Spotlight

Spotlight: A Look At Kosha Dillz And His Grind On Vans Warped Tour 2015

Kosha (1)Kosha Dillz performing at Vans Warped Tour 2015

“A lot of rappers couldn’t do this,” says Kosha Dillz when asked about his experiences on Vans Warped Tour 2015. “Warped Tour is a different kind of grind,” he adds. The New Jersey native has juggled multiple duties while trying to stay on point as a performer this summer. Since beginning the tour in early June, Kosha has acted as his own street team, retailer, and moving crew. Stickers and promotional flyers baring his image can be found anywhere at every venue. This classic gorilla marketing strategy is used to promote his set time and is a trail leading to the Kosha Dillz tent, where Dillzionaires can buy music and apparel.

July 19th was a homecoming for the rapper formerly known as KD Flow. In typical fashion, his stickers and promotional flyers could be seen throughout PNC Arts Center in Holmdel, New Jersey. “It feels good be home,” said Kosha, who now resides in Los Angeles, California when he is not on the road touring. He took the Beatport Stage at 12:10 p.m. to perform for his hometown fans, and kept them mesmerized as he blazed through old and new tracks.

His unique lyricism and showmanship kept the crowd moving with songs from his album Awkward in a Good Way and his new EP What I Do All Day & Pickle. The biggest moment came when Kosha invited his mother on stage to vibe with spectators.

The rapper, who has resided in both Middlesex and Monmouth County, is featured on a shortlist of hip-hop artists on this year’s tour. Other hip-hop artists include – Mod Sun, Riff Raff, Isles, MC Lars, and Splitbreed.

After a long day of performing, talking to fans, and promoting his music with a makeshift picket sign he roamed around the venue with, it was time to go.

“Some rappers wouldn’t want to do all this themselves,” said Kosha as he packed up the Kosha Dillz tent with a little help from rapper friend, Flex Matthews.

Doing it himself is why he is featured on this year’s Vans Warped Tour and his grind has taken him places he could never imagine back in 2008. As Kosha continues to create his own success on this year’s Vans Warped Tour his different kind of grind will put him on bigger stages in year’s to come.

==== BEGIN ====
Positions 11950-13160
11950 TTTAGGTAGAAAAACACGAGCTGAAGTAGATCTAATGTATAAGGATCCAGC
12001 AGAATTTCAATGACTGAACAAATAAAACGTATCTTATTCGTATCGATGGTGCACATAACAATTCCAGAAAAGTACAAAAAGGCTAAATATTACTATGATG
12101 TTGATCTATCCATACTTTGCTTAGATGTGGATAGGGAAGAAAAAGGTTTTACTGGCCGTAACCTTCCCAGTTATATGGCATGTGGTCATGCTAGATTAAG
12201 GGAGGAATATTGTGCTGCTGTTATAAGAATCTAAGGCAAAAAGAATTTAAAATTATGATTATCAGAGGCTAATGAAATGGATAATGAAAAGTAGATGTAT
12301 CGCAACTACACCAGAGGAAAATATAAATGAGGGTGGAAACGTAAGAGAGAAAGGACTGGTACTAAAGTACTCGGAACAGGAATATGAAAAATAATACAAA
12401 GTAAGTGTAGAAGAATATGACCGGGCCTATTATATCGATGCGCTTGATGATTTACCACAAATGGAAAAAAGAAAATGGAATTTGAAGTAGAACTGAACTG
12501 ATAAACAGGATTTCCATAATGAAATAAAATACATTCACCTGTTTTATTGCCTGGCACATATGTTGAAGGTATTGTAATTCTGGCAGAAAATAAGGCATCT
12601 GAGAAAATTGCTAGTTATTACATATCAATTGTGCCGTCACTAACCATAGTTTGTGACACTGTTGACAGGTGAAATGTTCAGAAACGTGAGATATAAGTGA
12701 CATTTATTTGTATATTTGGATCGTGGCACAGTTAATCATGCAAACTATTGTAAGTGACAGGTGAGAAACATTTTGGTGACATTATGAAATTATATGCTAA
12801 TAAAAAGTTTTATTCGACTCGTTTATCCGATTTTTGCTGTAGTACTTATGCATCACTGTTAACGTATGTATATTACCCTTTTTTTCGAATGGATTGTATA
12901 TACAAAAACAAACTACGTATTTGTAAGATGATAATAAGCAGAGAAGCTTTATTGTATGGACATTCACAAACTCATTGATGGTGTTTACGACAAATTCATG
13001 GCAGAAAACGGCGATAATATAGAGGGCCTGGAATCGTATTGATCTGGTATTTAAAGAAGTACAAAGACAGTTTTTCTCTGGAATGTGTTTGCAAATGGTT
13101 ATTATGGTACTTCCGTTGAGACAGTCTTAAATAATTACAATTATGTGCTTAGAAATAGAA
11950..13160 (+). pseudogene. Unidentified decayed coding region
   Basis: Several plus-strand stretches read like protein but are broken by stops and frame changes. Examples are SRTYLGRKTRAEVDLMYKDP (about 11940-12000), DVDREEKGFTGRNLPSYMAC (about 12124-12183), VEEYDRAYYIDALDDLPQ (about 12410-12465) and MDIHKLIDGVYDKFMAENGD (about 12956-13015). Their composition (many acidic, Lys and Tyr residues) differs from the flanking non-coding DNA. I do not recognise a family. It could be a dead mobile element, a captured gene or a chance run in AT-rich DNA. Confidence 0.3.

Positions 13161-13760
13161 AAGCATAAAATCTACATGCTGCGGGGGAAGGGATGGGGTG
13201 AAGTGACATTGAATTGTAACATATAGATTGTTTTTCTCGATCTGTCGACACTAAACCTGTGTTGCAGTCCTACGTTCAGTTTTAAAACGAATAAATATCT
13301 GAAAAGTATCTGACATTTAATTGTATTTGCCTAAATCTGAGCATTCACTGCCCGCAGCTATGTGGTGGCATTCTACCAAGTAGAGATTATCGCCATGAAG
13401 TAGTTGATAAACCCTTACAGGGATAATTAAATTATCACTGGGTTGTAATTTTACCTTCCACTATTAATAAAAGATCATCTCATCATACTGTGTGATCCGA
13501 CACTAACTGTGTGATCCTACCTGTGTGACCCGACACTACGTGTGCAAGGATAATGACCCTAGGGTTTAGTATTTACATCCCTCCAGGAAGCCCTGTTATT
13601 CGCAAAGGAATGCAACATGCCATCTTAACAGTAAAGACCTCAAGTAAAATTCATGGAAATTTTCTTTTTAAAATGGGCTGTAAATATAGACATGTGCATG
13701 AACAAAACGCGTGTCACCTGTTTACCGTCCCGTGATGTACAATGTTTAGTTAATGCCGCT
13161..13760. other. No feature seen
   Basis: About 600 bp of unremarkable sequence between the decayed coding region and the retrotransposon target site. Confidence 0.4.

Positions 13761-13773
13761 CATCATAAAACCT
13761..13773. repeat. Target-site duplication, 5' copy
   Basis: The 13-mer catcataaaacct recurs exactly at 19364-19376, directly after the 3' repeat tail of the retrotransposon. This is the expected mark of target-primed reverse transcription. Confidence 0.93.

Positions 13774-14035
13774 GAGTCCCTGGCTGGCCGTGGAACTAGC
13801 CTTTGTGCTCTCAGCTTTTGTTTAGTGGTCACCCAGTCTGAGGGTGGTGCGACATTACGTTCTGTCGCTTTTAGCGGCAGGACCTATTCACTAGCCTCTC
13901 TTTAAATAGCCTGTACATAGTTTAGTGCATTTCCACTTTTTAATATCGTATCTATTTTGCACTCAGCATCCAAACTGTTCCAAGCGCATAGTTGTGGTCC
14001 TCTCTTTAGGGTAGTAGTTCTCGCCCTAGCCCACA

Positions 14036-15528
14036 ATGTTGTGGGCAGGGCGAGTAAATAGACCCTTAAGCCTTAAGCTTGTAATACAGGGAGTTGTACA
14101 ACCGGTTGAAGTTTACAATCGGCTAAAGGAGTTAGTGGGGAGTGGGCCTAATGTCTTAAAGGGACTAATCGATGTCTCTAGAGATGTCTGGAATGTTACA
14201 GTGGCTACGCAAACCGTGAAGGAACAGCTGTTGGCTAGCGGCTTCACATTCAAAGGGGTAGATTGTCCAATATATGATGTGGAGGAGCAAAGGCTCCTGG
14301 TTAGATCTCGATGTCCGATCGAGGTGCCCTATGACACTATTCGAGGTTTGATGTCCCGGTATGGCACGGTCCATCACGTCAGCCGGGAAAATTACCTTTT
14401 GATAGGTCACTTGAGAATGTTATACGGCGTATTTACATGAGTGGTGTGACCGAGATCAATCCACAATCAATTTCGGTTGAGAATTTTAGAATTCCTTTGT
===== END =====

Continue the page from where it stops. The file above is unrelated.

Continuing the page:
Spotlight: I.N.X., A Poetic Scholar

James Church - Seven Chakras - GSHHWilmington, DE rap artist, I.N.X., an acronym for Influential Nexus

In many cases, art is a reflection of life. Commercial rap music has devalued this notion with false realities shown in music videos and heard on wax. Wilmington, Delaware rap artist, I.N.X., defies this trend with unwavering authenticity in his music.

Upbringing

Born and raised in the infamous northside of Wilmington, Delaware, James Church, commonly known as I.N.X., always had a true understanding of what the real is. “I wouldn’t choose to grow up in these conditions, but it gave you insight on how to be mature and fend for yourself. Wilmington is a struggling city. The crime, drugs, and gang violence can get a little crazy,” he tells Garden State Hip-Hop. His environment was not the only thing to develop his maturity and independence. I.N.X.’s grandmother became his primary caregiver at an early age while his mother attended college. “A lot of people always say I have an old soul because I was raised by my grandmother,” he reveals. When asked how that correlates with his music, he responds, “It makes me more introspective.” His introspection manifests comfort with musical vulnerability, a trait uncommon amongst rappers. Similar to how a poor man feels while listening to the blues, I.N.X. believes thought and genuine emotion develops a stronger connection to people. “I represent the people; my music covers a different basis – like the state of society,” he says.